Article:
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I run a minecraft server and like to periodically clean up my log files. I've developed a bunch of regex commands that I am able to use in gedit or notepad++, and they work perfectly, but I'd like to be able to automate the process.

The essential file-cleaning command would look like this:

cat server.log | sed -e 's/REGEXTODELETE//g' > server.log

but I'm having trouble getting the regex commands to translate properly to SED. I'm using sed on a CentOS6.3 box.

Here's an example of a command that works in notepad++:

^[0-9]+-[0-9]+-[0-9]+ [0-9]+:[0-9]+:[0-9]+ \[INFO\] Connection reset$

But when I enter it into my bash script:

cat server.clean.log | sed -e 's/^[0-9]*-[0-9]*-[0-9]* [0-9]*:[0-9]*:[0-9]* \[INFO\] Connection reset$//g' > server.clean.log

it empties the whole file. I've looked all over, and I suspect I'm having an issue with whitespace, but after about an hour of searching I'm stuck. Any help is appreciated, and I can provide more examples.

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cat file | anycmd > file will truncate the file. The shell truncates the file with > before cat ever sees the contents. –  William Pursell Oct 11 '12 at 22:53

2 Answers 2

up vote 0 down vote accepted

The problem is you are overwriting the input file before it is being read.

cat server.clean.log | sed -e 's/^[0-9]*-[0-9]*-[0-9]* [0-9]*:[0-9]*:[0-9]* \[INFO\]  Connection reset$//g' > server.clean.log

Should be something like

cat server.log | sed -e 's/^[0-9]*-[0-9]*-[0-9]* [0-9]*:[0-9]*:[0-9]* \[INFO\]  Connection reset$//g' > server.clean.log

In general,

program <infile >infile

will not work (reliably) since infile will get truncated before program gets a chance to read it

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Blame my cat for stepping on my desk. I've removed the downvote. Ironically, however, you're still recommending unnecessary use of cat. –  ghoti Oct 11 '12 at 22:54
Oh good. I thought I missed something. Re. UUoCat: I'm not. I'm just not getting into any side paths :) –  sehe Oct 11 '12 at 22:55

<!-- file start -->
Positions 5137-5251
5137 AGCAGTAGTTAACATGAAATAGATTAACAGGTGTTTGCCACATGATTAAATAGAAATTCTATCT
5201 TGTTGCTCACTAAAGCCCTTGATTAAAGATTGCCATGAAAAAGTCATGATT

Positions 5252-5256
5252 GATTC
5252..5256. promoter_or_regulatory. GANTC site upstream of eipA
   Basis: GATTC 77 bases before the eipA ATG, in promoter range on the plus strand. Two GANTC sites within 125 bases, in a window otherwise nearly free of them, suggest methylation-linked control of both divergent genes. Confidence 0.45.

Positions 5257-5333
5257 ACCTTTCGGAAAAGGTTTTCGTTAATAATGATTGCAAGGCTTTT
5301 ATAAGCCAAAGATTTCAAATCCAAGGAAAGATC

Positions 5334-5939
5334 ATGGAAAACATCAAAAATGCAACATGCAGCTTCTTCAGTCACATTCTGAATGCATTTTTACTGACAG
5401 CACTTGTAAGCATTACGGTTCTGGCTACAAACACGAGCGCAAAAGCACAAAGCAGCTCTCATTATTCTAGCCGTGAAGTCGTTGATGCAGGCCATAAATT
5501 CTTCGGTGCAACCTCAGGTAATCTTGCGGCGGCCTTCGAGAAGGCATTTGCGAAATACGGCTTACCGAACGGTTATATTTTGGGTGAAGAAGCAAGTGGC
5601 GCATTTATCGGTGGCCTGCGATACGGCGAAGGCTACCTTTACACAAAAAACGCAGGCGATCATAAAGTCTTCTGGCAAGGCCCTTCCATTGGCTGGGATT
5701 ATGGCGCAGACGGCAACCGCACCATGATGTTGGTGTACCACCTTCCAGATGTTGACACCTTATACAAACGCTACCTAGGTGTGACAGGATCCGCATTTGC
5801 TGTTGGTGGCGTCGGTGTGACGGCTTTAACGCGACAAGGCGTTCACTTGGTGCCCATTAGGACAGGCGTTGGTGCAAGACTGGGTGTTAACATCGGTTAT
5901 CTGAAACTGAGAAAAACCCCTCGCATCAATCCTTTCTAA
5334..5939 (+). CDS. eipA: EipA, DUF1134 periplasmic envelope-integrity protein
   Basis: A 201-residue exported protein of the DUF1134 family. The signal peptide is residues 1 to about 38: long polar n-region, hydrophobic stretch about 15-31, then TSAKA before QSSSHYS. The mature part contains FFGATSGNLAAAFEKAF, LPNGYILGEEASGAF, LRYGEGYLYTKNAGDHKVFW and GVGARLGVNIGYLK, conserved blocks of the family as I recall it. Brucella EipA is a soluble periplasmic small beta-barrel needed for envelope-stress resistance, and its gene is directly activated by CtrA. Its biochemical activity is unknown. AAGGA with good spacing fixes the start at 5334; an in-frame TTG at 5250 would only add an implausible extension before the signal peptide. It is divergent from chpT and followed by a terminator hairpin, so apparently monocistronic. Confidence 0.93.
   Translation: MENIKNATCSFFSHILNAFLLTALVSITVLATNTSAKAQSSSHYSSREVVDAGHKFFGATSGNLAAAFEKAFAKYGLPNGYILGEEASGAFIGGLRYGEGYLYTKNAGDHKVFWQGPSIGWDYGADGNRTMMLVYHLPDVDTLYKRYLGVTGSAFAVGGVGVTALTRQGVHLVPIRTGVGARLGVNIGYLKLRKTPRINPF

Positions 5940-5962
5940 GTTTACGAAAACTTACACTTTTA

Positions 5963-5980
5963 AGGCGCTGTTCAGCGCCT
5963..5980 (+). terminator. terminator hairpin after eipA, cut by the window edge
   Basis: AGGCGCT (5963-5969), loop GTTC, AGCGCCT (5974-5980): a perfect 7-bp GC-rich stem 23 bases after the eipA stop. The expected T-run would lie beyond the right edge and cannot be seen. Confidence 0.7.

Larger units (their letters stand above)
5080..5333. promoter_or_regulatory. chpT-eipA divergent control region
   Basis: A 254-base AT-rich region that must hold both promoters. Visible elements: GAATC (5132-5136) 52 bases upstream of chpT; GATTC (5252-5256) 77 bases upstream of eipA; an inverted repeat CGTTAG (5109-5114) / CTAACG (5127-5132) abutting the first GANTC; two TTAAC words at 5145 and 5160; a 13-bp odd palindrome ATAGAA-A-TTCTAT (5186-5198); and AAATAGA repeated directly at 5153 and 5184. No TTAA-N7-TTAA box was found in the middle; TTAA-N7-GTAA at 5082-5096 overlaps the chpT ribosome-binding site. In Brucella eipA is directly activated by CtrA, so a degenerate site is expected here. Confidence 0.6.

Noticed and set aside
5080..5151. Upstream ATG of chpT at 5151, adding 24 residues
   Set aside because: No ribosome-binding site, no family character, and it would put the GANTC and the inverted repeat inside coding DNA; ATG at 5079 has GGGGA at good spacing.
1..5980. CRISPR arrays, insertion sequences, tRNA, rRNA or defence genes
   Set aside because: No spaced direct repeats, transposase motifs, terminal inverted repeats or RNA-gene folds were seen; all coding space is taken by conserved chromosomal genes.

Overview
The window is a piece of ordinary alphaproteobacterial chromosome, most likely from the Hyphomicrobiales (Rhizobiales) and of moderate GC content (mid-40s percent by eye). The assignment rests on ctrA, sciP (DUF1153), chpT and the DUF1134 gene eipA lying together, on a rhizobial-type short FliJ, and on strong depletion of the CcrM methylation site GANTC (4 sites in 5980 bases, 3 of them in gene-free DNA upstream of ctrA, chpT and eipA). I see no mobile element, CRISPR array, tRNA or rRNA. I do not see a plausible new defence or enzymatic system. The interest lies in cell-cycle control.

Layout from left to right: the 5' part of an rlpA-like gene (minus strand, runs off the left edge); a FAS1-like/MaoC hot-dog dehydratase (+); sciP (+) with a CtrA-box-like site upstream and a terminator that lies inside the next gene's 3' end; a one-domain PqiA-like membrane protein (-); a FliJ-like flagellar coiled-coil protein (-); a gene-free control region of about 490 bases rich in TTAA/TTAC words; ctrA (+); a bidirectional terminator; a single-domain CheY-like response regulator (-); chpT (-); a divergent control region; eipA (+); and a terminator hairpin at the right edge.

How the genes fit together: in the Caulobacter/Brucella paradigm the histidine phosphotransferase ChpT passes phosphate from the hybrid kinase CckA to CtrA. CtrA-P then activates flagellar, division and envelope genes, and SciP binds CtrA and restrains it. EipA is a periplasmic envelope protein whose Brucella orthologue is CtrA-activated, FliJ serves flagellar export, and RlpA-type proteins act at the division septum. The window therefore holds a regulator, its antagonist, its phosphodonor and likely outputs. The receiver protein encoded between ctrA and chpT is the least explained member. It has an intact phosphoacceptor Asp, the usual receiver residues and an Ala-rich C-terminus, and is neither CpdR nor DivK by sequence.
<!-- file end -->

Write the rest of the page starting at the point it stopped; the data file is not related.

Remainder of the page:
Simply, < server.log sed ... –  Steve Oct 11 '12 at 22:56
@steve that looks off –  sehe Oct 11 '12 at 22:58
It's better than UUOC IMO, and still shows (easily) which file is being read as input. –  Steve Oct 11 '12 at 22:59

If you want to modify a file in-line, without creating temporary files, you can use sed's -i option. For example, if you want to remove any lines that have the string you've mentioned, you could use:

sed -i'' '/^[0-9]*-[0-9]*-[0-9]* [0-9]*:[0-9]*:[0-9]* \[INFO\]  Connection reset$/d' server.log

This avoids unnecessary pipes, as well as the confusion you're experiencing with redirecting output to your input file.

Note that I'm using sed to DELETE LINES here. When you use the s/RE/text/ notation, you're replacing content IN-LINE. Your total number of output lines will be the same as input, only (I gather) you'll have a bunch of blank lines if you just substitute the text to blanks.

If you don't mind dealing with the temporary file issue, you can probably get away with using grep instead of sed to make this a little more clear.

grep -v '^[0-9]*-[0-9]*-[0-9]* [0-9]*:[0-9]*:[0-9]* \[INFO\]  Connection reset$' server.log > clean..log

Or perhaps even:

grep -Pv '^\d+(-\d+)+ \d+(:\d+)+ \[INFO\]  Connection reset$' server.log > clean.log

if you're using Linux and don't mind having evil regular expressions. (In my experience, the \d POSIX class short-hand doesn't work reliably except when you're treating regexps as PCRE.

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